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10 Ways Jesus’ Church Growth Model Differs from Yours

10 Ways Jesus’ Church Growth Model Differs from Yours

Many church leaders contend that it’s necessary to adapt to culture.  They see older conventions for planting a church and growing a congregation as outdated.  However, Jesus was countercultural and counterintuitive.  Therefore, it’s worth evaluating, as we do in today’s post, whether modern deviations from Jesus’ model for building a following (i.e. church) represent compromise to accommodate:

  1. The Shortcomings of American Culture – e.g. consumerism, laziness, secularism, flightiness, worldliness, immorality, and uncertainty (viewing certainty about anything as arrogance)
  2. Redefinition of Church as a Place – i.e. shifting responsibility for being the embodiment of “church” from members to pastors and from building disciples to building a congregation

Let’s review 10 of the ways that Jesus’ strategies for growing a following were nearly the antithesis of those most pastors use today to grow a church

  1. Narrowed Down the Flock – Jesus weeded out the uncommitted quickly.  He set the bar high, then raised it.  Jesus extended the invitation to all but quickly demanded a deep, unreserved commitment to follow Him.  He didn’t let half-hearted, fence-sitters loiter for long, challenging them to repent and transform or make a bee-line back to their self-centered lives.  Setting the bar high necessarily means saying goodbye to those who at some point still aren’t willing to jump over the bar.

Increase the Size of the Flock – Churches are content to let “window shoppers” stare at the merchandise for months on end, while frequent attenders slip out the back door every Sunday and even card-carrying members remain unrepentant and spiritually stagnant for decades.

  1. Resisted Notoriety – At the height of his popularity, Jesus did the unthinkable.  He preached His most controversial, gut-wrenching sermon.  In fact, He knew few would be left standing beside Him after telling the crowd to drink His blood and eat His flesh.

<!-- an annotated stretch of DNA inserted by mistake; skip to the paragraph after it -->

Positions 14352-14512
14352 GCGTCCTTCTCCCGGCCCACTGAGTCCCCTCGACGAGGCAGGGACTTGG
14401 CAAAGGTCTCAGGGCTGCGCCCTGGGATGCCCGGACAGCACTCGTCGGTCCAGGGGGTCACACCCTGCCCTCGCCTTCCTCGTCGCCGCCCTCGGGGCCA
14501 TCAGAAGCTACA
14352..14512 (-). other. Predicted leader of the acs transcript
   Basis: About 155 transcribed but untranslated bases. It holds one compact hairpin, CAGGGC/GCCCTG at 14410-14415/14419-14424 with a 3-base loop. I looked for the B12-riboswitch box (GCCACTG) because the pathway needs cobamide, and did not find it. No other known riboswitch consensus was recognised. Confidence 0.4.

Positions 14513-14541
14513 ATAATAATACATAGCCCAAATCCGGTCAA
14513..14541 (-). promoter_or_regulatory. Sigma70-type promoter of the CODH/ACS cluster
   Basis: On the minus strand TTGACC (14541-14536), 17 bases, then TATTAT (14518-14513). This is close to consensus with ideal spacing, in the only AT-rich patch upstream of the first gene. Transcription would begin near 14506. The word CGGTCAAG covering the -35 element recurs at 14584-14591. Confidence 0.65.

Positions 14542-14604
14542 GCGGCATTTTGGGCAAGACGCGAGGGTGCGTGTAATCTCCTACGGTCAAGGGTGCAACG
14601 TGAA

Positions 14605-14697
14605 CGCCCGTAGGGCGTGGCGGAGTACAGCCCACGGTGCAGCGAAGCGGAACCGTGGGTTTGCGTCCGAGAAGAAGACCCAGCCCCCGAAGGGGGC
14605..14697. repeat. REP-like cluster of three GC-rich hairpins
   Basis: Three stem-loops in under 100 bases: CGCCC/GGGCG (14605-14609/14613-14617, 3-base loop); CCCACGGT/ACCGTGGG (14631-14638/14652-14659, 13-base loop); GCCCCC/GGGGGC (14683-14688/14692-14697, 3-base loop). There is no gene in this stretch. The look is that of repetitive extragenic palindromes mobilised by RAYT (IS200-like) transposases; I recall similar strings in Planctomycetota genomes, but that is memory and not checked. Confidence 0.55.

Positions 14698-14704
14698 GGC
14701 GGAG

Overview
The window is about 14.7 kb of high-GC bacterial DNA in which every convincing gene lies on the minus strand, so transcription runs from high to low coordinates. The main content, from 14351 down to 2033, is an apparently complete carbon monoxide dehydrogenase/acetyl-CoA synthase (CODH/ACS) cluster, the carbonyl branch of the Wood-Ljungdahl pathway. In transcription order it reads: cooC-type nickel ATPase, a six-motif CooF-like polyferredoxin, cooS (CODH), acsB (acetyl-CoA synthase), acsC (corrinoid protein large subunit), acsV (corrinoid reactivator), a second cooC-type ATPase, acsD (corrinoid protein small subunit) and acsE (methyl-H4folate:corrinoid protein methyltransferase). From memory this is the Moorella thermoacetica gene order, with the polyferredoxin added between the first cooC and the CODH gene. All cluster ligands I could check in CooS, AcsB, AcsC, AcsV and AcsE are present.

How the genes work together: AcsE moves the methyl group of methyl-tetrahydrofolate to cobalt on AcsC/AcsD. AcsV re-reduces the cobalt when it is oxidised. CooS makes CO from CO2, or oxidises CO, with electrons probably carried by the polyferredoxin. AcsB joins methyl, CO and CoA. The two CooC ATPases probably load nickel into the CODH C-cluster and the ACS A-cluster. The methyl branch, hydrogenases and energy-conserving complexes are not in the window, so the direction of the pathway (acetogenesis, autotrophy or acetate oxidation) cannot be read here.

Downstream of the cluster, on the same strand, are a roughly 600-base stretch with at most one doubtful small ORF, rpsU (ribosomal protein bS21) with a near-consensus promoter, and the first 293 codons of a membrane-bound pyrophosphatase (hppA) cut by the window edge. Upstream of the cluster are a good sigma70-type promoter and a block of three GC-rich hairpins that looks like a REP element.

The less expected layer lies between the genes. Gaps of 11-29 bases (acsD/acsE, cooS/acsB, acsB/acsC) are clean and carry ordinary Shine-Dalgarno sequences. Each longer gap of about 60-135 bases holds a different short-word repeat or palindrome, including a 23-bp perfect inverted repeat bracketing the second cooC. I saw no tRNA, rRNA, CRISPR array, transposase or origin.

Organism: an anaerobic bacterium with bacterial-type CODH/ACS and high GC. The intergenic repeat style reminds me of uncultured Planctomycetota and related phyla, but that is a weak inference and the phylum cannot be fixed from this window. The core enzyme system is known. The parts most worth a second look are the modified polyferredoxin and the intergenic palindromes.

Build Brand Equity – Imagine the pastor of a large church in the midst of rapid growth preaching the most demanding, challenging message members have ever heard, knowing with near certainty that few of them would ever come back again.  Imagine that same pastor then laying out the full picture of discipleship costs and expectations, knowing it was a pill few of them could swallow?  That’s exactly what Jesus did.

  1. Disappeared at the Least Opportune Times – When the iron was hottest, Jesus often went AWOL.  His disciples encouraged Jesus to seize the moment, acting as His marketing reps, but were often disappointed when He was nowhere to be found.  Inevitably, when crowds were the largest Jesus had once again run off to a remote location to pray.  Rather than make a grand appearance at the festival in John 7, He snuck in discretely. Rather than brilliantly defend himself and save His life in front of Pilate, He hardly said a word.  All bystanders were incredulous.

Be Highly Visible – Pastors are the faces of their churches today.  They’re pictured on billboards and marketing materials.  They’re the voice of the congregation, the public spokeperson.  They’re highly accessible, particularly to loyal members (whereas even the disciples often couldn’t find Jesus).  Because church today is viewed as a place and pastors, too much of the church’s future rests in the hands of a single personality.  If they disappear, the church could disappear as well.

  1. Spent Nearly all His Time Discipling a Few People – Jesus built a Church but didn’t run one.  He understood that His followers are the personification of church – so He built disciples and not buildings.  He suffered no administrative headaches or performance anxiety, because He wasn’t putting on a show intended to please anyone.  Jesus spent roughly 90% of His ministry time discipling a few people; however conventional church growth models simply don’t allow for pastors and staff to follow suit.

Consumed with Running a Church – Pastors and staff devote an inordinate amount of time to putting on a well-organized, professional-grade event every weekend.  Pastors run themselves ragged, often unnecessarily burning out, by assuming responsibilities that rightfully belong to those in the pews.  Yet insisting churchgoers BE the “church” personified would send most “nominal”, “cultural” Christians today heading for the exits.  Therefore, instead of equipping and empowering disciples, pastors wind up hopelessly stuck in an endless performance loop.

  1. Low Tech, High Touch – Jesus’ ministry was no frills, letting nothing detract or distract from the simple truths He espoused.  His appearance was ordinary – likely not dressed up or clean-shaven.  His pulpit was rugged – a side of a mountain or a small fishing boat.  His worship services were impromptu – stopping where He was to address those around Him at the time.  Yet His message was personal – convicting individual sinners to repent and follow Him.

Create an Experience – Churches meticulously plan and script an emotional build-up for an audience from the music crescendo, to announcements of exciting activities, to an encouraging message, all the way through to the closing song and prayer.  Articles abound advising pastors how to apply the science of “customer” experience design to optimize services, like the ideal # of parking spaces per attendee, % of seats to fill before starting a second service, decibel levels, visual effects – even down to seat spacing and cushioning.